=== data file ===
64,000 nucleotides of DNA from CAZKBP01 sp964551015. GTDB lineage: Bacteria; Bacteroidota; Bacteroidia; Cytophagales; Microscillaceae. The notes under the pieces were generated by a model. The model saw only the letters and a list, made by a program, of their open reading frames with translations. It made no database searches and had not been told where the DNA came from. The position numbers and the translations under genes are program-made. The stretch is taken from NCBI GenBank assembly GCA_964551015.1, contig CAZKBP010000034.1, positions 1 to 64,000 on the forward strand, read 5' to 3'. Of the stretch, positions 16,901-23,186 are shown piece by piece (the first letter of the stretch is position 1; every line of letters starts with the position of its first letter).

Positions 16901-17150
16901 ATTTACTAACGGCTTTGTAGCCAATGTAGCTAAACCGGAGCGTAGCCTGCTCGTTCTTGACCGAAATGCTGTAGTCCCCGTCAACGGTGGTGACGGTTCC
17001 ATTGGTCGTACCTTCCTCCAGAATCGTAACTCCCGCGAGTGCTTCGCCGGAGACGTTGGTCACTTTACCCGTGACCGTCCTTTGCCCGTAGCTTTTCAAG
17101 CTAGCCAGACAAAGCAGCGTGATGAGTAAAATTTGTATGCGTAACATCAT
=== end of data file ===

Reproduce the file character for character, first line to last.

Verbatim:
64,000 nucleotides of DNA from CAZKBP01 sp964551015. GTDB lineage: Bacteria; Bacteroidota; Bacteroidia; Cytophagales; Microscillaceae. The notes under the pieces were generated by a model. The model saw only the letters and a list, made by a program, of their open reading frames with translations. It made no database searches and had not been told where the DNA came from. The position numbers and the translations under genes are program-made. The stretch is taken from NCBI GenBank assembly GCA_964551015.1, contig CAZKBP010000034.1, positions 1 to 64,000 on the forward strand, read 5' to 3'. Of the stretch, positions 16,901-23,186 are shown piece by piece (the first letter of the stretch is position 1; every line of letters starts with the position of its first letter).

Positions 16901-17150
16901 ATTTACTAACGGCTTTGTAGCCAATGTAGCTAAACCGGAGCGTAGCCTGCTCGTTCTTGACCGAAATGCTGTAGTCCCCGTCAACGGTGGTGACGGTTCC
17001 ATTGGTCGTACCTTCCTCCAGAATCGTAACTCCCGCGAGTGCTTCGCCGGAGACGTTGGTCACTTTACCCGTGACCGTCCTTTGCCCGTAGCTTTTCAAG
17101 CTAGCCAGACAAAGCAGCGTGATGAGTAAAATTTGTATGCGTAACATCAT